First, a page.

What Nature is Saying!

A Great Egret perched on a thin, leafless tree in a wetland

WILDER SIDE OF OAKLAND COUNTY

I am a nemophilist. That’s someone who is fond of forests; a haunter of the woods. I celebrate woodlands in all seasons, but especially look forward to the spectacular forest colors of autumn, frosted pumpkins, and adventuresome hikes as nature’s last hurrah before winter arrives. Today, however, as the end of August draws near, I’m sharing nature’s subtle signals that summer is slowly fading. Increased sightings of Great Egrets, dazzling beauties of our healthy wooded wetlands, are one of nature’s first signs that summer is fading.

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Great Blue Herons: Master Hunters, Delayed Migrators

 WILDER SIDE OF OAKLAND COUNTY

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Whether poised motionlessly in the protected wetlands of Rose Oaks County Park, or along an urban creek amidst the bustle of the City of Pontiac, one thing remains certain about the Great Blue Herons: they are a majestic sight. Bird migration is well underway in these crisp days of autumn, but our Great Blue Herons, the largest and most common of the North American herons, are not going anyplace soon. Some will loiter in Oakland County into early November. Others may never leave.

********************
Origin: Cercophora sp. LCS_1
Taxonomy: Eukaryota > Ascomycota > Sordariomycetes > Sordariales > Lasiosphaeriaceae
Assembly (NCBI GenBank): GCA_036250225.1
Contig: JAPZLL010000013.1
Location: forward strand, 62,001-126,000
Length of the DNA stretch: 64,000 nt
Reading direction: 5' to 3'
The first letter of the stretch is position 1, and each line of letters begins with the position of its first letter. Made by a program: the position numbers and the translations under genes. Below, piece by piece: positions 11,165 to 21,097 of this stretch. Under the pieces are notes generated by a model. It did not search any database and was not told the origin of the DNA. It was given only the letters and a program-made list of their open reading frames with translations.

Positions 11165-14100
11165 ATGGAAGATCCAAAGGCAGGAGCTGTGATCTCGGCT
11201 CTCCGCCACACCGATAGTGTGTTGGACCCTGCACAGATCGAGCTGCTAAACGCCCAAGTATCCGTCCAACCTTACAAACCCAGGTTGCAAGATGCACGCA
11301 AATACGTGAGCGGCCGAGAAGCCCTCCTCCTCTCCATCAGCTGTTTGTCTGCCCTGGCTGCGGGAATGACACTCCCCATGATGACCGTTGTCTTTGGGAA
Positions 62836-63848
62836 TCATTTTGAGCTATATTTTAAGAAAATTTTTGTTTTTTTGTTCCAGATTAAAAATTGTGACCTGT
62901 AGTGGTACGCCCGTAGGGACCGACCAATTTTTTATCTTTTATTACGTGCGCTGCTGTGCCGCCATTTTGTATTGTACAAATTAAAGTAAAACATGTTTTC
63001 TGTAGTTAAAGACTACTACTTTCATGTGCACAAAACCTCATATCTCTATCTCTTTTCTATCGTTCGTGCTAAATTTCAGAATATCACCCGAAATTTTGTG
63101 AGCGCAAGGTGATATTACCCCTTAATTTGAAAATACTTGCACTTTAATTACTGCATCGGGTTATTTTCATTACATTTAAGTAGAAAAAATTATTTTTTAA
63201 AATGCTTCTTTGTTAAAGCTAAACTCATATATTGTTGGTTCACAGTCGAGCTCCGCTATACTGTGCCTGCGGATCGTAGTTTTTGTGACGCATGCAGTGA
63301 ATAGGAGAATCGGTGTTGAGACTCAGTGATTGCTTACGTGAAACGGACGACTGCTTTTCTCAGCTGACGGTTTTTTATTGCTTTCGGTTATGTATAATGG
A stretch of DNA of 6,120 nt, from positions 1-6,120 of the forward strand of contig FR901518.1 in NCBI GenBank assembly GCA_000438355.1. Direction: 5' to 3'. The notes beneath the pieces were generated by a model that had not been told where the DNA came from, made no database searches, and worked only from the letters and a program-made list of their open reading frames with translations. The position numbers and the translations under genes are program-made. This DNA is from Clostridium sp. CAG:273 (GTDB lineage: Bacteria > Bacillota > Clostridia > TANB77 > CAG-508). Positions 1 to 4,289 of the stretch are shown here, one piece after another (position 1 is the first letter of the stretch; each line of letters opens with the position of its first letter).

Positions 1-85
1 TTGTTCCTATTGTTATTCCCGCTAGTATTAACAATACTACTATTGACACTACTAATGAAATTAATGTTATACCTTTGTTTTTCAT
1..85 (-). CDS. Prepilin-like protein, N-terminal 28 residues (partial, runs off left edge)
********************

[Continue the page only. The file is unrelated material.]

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AMBUSH PREDATORS OF THE WETLANDS

WILDER SIDE OF OAKLAND COUNTY

Kayaks provides a perfect viewing platform to watch for wetland ambush hunters from early spring to the end of Autumn. Buhl Lake, Addison Oaks County Park

Kayaks provide a perfect viewing platform to watch for wetland ambush hunters from early spring to the end of Autumn. Buhl Lake, Addison Oaks County Park

Great Blue Herons, northern water snakes, snapping turtles, Great Egrets and American bullfrogs all share a common trait. They are five of the most commonly seen ambush predators of Oakland County wetlands. Ambush predators are masters of stealth and patience, remaining motionless as they wait for potential prey to come within pouncing or striking range. It’s a very effective strategy for hunting. For by staying motionless, they are less exposed to their own predators. The lying-in-wait strategy gives them the advantage of a surprise attack without the need for an energy consuming and perhaps risky chase. Now, at the dawn of summer, thick carpets of duckweed coat the shallow wetlands and the scene is set for the next lightning-fast strike.

Bullfrog

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